MWDN: Mass. lawmakers to take on bullies
March 11, 2010
By David Riley, The MetroWest Daily News
With a vote set today in the state Senate, local lawmakers are lining up behind a bill to require schools to try to prevent bullying and develop plans for reporting and responding to the problem.
“Kids need to know that they can’t bully other kids,” said state Sen. Karen Spilka, D-Ashland. “This is a step that we as adults and we as parents and we as staff of schools can take to show that we are serious about bullying prevention and intervention.”
The legislation, Senate Bill 2313, would prohibit bullying both in-person on school grounds and by electronic means.
School districts would have to provide age-appropriate instruction on bullying in all grades, train teachers and staff annually to deal with the problem and publicize anti-bullying rules to parents and students.
Districts also would need to set up bullying prevention and response plans outlining what behavior is banned, a mechanism for reporting the problem, clear procedures for a quick response and a range of disciplinary measures.
School staff would have to investigate reports promptly and notify parents involved, as well as police if the problem appears to involve a crime.
The Legislature has considered bullying legislation in the past – state Sen. Jamie Eldridge, D-Acton, filed a similar bill in 2008.
The suicide of Phoebe Prince, a 15-year-old South Hadley student allegedly bullied by classmates, has stirred renewed calls to address the problem. The Anti-Defamation League says it leads a coalition of 50 organizations backing the measure.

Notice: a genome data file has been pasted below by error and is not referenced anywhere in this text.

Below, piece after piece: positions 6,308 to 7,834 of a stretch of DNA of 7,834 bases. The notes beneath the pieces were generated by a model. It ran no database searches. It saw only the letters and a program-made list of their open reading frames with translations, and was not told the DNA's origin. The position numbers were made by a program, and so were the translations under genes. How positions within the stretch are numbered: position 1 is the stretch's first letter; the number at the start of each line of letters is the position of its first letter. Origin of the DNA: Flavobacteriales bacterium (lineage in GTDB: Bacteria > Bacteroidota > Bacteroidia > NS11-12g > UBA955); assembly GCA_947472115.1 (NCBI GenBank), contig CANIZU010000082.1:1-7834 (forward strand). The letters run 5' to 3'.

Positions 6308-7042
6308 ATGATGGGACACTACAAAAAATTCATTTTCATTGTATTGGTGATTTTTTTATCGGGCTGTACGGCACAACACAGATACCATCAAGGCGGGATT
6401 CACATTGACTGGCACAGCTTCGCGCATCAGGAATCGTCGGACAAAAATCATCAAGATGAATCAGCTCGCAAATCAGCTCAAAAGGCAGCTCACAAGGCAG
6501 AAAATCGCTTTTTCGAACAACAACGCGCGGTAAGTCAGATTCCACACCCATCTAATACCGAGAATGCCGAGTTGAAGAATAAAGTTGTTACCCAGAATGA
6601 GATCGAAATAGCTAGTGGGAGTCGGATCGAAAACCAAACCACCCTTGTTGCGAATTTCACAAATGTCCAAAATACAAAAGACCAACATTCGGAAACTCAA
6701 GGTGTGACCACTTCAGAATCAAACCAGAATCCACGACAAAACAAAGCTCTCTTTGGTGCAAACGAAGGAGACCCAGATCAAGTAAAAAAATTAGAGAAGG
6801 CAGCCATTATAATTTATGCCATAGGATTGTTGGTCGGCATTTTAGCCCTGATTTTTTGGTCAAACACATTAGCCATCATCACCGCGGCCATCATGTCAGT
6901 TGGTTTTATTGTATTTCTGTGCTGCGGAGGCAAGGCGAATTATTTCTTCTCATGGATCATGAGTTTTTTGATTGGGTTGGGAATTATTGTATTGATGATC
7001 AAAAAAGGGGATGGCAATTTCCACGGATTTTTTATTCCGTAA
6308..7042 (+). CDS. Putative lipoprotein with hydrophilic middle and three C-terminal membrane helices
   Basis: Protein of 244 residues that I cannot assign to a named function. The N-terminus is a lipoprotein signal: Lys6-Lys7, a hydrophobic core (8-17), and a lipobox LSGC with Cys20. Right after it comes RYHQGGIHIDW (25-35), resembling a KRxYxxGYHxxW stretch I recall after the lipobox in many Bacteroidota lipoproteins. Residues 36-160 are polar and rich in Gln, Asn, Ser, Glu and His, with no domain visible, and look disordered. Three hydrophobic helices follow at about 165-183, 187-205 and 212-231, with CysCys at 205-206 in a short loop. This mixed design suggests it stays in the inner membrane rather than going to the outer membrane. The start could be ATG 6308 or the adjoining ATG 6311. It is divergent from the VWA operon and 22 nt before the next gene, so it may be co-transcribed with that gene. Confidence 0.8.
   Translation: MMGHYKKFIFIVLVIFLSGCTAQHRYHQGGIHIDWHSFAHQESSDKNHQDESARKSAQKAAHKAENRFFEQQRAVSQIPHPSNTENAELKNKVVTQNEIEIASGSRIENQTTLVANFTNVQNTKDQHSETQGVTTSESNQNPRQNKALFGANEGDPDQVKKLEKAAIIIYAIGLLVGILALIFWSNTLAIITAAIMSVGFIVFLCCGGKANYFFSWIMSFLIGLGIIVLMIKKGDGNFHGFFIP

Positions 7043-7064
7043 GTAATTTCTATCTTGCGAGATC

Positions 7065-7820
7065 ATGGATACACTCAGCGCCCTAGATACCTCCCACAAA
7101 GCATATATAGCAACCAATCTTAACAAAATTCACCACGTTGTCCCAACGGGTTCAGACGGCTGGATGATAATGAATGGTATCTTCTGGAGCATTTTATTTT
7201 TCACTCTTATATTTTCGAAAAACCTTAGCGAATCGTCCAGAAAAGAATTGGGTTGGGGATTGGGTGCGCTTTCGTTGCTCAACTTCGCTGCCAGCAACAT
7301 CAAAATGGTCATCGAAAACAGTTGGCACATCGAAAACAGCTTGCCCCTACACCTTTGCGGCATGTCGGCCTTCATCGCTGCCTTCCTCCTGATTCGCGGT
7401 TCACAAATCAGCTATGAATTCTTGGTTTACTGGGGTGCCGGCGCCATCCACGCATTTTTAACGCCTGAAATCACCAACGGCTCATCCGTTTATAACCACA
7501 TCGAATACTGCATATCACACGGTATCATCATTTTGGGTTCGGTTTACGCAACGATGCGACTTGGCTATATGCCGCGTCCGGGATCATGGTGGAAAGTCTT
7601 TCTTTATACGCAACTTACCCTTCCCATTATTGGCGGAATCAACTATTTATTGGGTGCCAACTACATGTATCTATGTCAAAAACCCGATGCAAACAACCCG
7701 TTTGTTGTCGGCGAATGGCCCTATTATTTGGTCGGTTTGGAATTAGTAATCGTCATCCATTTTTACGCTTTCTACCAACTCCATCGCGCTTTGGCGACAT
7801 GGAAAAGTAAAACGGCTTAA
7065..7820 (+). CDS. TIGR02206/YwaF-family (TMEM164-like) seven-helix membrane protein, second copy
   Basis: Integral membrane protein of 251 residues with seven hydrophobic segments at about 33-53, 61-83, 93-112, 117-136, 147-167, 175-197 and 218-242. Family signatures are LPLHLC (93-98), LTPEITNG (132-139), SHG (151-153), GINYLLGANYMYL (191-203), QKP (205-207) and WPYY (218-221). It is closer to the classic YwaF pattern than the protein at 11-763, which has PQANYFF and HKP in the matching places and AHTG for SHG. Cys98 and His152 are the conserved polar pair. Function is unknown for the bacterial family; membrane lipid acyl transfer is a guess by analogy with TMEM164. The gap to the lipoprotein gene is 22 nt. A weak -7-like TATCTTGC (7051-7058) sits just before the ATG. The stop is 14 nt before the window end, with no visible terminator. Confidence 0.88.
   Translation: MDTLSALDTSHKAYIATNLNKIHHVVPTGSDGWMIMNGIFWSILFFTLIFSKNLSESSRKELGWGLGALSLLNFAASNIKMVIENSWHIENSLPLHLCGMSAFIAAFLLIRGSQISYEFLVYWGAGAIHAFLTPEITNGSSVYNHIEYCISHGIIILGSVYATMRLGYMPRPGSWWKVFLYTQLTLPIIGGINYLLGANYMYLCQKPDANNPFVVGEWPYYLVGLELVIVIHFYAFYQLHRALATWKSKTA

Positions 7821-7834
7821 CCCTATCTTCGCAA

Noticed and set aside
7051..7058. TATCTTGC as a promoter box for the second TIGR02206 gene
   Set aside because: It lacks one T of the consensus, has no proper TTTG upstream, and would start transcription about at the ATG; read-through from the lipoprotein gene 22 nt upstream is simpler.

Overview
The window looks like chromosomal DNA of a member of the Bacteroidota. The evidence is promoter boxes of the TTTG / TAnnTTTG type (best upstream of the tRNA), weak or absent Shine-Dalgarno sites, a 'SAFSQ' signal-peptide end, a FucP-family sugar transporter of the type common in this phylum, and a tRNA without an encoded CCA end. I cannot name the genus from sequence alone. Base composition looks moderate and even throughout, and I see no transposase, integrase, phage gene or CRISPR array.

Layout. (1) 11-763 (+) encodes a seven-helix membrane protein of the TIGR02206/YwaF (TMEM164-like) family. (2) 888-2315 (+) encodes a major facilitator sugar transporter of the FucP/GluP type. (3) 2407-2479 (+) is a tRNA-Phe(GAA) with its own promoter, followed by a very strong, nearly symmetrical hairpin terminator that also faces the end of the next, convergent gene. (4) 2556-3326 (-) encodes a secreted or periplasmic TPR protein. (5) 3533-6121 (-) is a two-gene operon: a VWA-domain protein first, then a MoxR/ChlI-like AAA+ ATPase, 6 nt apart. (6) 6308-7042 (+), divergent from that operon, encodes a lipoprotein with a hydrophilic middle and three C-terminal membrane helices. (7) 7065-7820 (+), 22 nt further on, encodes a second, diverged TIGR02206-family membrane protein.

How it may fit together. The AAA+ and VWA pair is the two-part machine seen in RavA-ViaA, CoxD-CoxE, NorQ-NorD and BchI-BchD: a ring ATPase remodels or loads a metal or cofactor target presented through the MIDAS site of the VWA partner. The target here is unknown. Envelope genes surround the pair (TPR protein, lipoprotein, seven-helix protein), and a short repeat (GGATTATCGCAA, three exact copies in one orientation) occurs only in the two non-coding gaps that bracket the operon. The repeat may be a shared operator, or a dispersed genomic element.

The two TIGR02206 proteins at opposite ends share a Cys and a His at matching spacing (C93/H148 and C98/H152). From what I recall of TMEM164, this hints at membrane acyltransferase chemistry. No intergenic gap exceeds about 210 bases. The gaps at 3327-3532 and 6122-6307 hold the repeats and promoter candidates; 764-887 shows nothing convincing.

Massachusetts would be the 42nd state to adopt such a law.
Eldridge, who refiled his anti-bullying bill this legislative session, said the measure up for debate today includes many of the same steps.
“I’m a strong supporter,” he said. “I think it’s really a growing problem in our schools … Especially in the area of the Internet and texting, I think it’s become even more pervasive.”
Eldridge is considering amendments to the bill, including one that would require the state to review school anti-bullying programs to make sure districts comply.
Local lawmakers acknowledged that anti-bullying rules could sometimes be challenging to enforce, particularly if an adult does not witness a reported problem firsthand.
“It’s not a simple, straight enforcement issue like if you were speeding down the road and a police officer stopped you,” said Sen. Susan Fargo, D-Lincoln, a former teacher. “It doesn’t mean that we shouldn’t try to take some steps to prevent bullying.”
Eldridge said he sees a potentially broader benefit from the bill.
“The more a school district is public that this kind of behavior and intimidation is unacceptable, there grows to be generally a change in the tolerance level,” he said.
Spilka said the legislation also would make sure districts are accountable for responding to reports of bullying in a consistent, transparent way.
“Some districts are terrific with this,” she said. “Others may not have been as comprehensive.”
While some have called for stricter rules that would make all bullying a crime, Eldridge said education and training would likely be more successful.
“I think this is a balanced approach,” Spilka said.
(David Riley can be reached at 508-626-3919 or email@example.com.)